Recently, numerous knife-stabbing incidents have been occurring in Korea. Before the attacks, the suspects posted warnings, revealing the location of where they would attack and how many people they would stab. Amidst this issue, the famous Korean anonymous online community, DC Inside, has come under scrutiny.
On August 4, News1 reported the recent incidents of “murder threats” that have emerged on DC Inside, highlighting that user behavior in the online community had gone too far. Recently, there have been many posts with murder threats from different regions on DC Inside, causing concern among the public.
For instance, a man in his 20s uploaded an online post threatening to “kill 20 women at Sillim Station on Wednesday.” The poster included a screenshot of his purchase of a sashimi knife. Many more posts like these gained attention in online communities, even though most of these posts were deleted shortly after posting, presumably due to the authors voluntarily removing them.
It was speculated that the people planning to do a stabbing rampage most likely resorted to posting warnings on DC Inside out of all the communities because of the anonymity. DC Inside allows users to write posts and upload images and videos without requiring membership registration or needing real-name verification. Due to the strong anonymity of the site, various boards are flooded with not only free expression but also profanity, hate speech, curses, and personal attacks. Those who write such posts typically use temporary nicknames and change their nicknames and passwords for each post they make.
About 16 pre-attack warnings have been posted on online communities, including DC Inside. A list that a netizen compiled of all the warnings posted so far reveals that the attacks will take place over the weekend of August 4 to 6, 2023.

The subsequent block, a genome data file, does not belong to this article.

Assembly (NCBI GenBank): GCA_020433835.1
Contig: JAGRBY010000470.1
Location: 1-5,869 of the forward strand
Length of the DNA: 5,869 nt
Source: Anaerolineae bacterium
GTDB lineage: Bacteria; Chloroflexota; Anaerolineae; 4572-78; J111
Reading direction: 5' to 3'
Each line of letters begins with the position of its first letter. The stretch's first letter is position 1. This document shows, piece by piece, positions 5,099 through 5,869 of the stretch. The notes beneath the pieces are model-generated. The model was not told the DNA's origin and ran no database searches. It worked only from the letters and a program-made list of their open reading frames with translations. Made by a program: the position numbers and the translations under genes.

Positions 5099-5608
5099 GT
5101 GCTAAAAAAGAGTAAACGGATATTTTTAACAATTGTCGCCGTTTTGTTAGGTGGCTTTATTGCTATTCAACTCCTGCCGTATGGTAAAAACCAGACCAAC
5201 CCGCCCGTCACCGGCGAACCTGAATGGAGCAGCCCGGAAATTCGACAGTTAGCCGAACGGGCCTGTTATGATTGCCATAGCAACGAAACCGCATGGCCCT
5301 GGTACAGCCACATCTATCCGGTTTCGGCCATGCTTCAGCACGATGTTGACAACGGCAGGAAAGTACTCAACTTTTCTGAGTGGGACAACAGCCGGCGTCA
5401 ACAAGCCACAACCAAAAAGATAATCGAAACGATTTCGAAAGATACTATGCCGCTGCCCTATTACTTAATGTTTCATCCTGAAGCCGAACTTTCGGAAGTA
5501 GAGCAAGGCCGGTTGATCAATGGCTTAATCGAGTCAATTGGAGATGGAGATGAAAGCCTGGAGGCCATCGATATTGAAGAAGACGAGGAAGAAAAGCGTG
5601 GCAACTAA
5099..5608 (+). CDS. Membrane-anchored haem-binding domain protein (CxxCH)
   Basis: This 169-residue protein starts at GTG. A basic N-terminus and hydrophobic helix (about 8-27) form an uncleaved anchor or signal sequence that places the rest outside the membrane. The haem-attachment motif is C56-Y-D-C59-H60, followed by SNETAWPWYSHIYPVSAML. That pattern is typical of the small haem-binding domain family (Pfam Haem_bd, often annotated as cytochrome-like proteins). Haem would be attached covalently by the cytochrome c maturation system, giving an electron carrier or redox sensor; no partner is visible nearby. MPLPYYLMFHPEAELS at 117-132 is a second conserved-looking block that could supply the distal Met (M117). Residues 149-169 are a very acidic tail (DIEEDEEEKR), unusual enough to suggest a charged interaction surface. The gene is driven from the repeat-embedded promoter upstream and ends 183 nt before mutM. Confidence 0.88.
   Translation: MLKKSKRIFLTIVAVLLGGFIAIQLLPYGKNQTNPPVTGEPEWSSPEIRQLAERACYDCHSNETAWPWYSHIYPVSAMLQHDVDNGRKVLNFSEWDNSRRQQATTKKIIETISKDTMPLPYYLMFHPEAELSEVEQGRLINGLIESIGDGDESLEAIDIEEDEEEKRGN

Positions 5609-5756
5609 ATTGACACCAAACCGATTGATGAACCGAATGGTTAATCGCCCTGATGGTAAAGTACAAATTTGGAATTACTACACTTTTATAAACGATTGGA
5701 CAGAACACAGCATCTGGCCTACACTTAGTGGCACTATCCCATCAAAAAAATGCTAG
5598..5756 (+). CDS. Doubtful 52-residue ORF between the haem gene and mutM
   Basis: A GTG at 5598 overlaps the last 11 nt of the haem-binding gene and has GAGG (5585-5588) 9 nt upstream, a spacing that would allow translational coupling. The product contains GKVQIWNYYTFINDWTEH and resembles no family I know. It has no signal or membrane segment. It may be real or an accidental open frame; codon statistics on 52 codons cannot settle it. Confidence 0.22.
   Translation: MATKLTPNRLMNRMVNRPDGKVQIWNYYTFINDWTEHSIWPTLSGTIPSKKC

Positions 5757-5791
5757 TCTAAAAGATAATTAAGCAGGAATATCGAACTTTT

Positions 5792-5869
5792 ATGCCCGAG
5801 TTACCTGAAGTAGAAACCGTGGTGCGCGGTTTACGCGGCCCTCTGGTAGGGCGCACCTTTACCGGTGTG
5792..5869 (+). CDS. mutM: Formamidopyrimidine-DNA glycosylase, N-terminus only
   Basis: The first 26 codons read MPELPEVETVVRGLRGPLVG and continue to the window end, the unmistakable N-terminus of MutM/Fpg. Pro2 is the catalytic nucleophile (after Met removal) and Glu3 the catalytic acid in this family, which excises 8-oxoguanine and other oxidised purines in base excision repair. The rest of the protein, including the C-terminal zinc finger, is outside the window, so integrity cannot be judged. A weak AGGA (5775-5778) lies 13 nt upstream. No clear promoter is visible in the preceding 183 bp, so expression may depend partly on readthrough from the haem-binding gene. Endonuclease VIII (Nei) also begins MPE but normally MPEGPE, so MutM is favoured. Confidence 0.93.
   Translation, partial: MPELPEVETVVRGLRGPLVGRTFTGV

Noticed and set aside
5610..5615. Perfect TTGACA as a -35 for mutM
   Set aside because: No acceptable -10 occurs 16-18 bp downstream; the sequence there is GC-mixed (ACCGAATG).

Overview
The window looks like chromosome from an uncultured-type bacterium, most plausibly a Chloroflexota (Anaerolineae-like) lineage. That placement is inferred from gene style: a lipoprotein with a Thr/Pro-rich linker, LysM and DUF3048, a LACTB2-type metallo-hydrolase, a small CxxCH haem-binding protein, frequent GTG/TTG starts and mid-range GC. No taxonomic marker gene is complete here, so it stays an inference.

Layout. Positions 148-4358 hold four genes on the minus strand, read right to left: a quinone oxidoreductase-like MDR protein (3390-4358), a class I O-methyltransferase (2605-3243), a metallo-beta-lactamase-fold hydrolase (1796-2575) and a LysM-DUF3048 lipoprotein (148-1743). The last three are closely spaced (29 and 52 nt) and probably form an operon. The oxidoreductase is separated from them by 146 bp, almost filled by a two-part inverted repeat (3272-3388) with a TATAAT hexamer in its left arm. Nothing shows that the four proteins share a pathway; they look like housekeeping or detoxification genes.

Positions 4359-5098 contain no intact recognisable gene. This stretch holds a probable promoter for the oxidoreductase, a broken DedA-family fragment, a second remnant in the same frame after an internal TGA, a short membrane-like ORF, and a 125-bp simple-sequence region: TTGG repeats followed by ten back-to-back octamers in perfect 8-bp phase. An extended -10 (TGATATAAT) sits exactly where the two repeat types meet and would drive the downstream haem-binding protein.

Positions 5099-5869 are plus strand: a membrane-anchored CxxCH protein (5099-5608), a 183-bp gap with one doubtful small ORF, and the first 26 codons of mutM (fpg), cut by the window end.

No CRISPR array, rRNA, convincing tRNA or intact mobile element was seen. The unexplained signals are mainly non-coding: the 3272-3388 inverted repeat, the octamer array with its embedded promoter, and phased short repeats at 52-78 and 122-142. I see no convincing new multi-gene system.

Responding to this issue, a DC Inside representative stated that “most of the murder threat posts are made for attention-seeking purposes and are often meant as jokes.” They also mentioned that the company takes action to remove such posts and operates a reporting board, actively cooperating with the police when users report such incidents.
A bigger problem lies in the fact that the site does not have any authentication procedures.
People who write controversial posts often use VPNs (Virtual Private Networks) and the Tor browser to hide their IP addresses. The Tor browser is an anonymous network browser tool developed by the US Naval Research Laboratory. It uses a method of repeatedly routing users’ IP addresses through different countries to protect their identities. This makes it extremely difficult for authorities to track individuals who post threats.
However, in the case of murder threat posts, as the crime itself is classified as “terrorism,” it is considered a national disaster, which may involve the possibility of international cooperation. As murder threat posts continue on DC Inside, netizens are expressing concerns, calling for fundamental solutions.
Posters of murder threat posts appear to depend on DC Inside, and one even went so far as to threaten the National Assembly if the online community is shut down. The post said, “I will terrorize the National Assembly,” and they threatened the “lawmakers.”
If DC Inside gets shut down, I will put a bomb in the National Assembly… This is for real, if it gets shut down, I will stab the stupid XX lawmakers in the National Assembly to death at night.
— Anonymous poster on DC Inside
In response to the threat, the Yeongdeungpo Police Station has deployed additional patrol cars, and the National Assembly security team has strengthened its security measures, including wearing tasers.